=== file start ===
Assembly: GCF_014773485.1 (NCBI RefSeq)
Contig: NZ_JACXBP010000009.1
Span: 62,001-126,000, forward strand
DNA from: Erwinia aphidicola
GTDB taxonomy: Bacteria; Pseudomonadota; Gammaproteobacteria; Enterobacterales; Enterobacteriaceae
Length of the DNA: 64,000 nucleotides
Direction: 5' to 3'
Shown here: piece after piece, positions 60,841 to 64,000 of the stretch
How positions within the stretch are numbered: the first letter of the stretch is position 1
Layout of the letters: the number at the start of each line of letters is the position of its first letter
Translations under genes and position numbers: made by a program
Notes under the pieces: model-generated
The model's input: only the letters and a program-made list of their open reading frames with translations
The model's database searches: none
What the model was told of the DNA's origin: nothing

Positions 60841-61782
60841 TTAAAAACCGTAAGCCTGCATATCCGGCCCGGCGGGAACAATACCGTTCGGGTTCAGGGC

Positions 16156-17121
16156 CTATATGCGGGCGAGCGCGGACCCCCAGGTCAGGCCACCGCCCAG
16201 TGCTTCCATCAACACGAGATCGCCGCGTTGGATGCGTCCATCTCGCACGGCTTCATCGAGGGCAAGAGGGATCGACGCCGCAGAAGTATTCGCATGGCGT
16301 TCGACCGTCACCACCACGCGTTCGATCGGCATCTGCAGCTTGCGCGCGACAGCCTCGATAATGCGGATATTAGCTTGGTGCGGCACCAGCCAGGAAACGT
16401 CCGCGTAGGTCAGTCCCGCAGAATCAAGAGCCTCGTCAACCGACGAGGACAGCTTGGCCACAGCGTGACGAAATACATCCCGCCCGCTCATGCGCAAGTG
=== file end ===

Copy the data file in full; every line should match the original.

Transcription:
Assembly: GCF_014773485.1 (NCBI RefSeq)
Contig: NZ_JACXBP010000009.1
Span: 62,001-126,000, forward strand
DNA from: Erwinia aphidicola
GTDB taxonomy: Bacteria; Pseudomonadota; Gammaproteobacteria; Enterobacterales; Enterobacteriaceae
Length of the DNA: 64,000 nucleotides
Direction: 5' to 3'
Shown here: piece after piece, positions 60,841 to 64,000 of the stretch
How positions within the stretch are numbered: the first letter of the stretch is position 1
Layout of the letters: the number at the start of each line of letters is the position of its first letter
Translations under genes and position numbers: made by a program
Notes under the pieces: model-generated
The model's input: only the letters and a program-made list of their open reading frames with translations
The model's database searches: none
What the model was told of the DNA's origin: nothing

Positions 60841-61782
60841 TTAAAAACCGTAAGCCTGCATATCCGGCCCGGCGGGAACAATACCGTTCGGGTTCAGGGC

Positions 16156-17121
16156 CTATATGCGGGCGAGCGCGGACCCCCAGGTCAGGCCACCGCCCAG
16201 TGCTTCCATCAACACGAGATCGCCGCGTTGGATGCGTCCATCTCGCACGGCTTCATCGAGGGCAAGAGGGATCGACGCCGCAGAAGTATTCGCATGGCGT
16301 TCGACCGTCACCACCACGCGTTCGATCGGCATCTGCAGCTTGCGCGCGACAGCCTCGATAATGCGGATATTAGCTTGGTGCGGCACCAGCCAGGAAACGT
16401 CCGCGTAGGTCAGTCCCGCAGAATCAAGAGCCTCGTCAACCGACGAGGACAGCTTGGCCACAGCGTGACGAAATACATCCCGCCCGCTCATGCGCAAGTG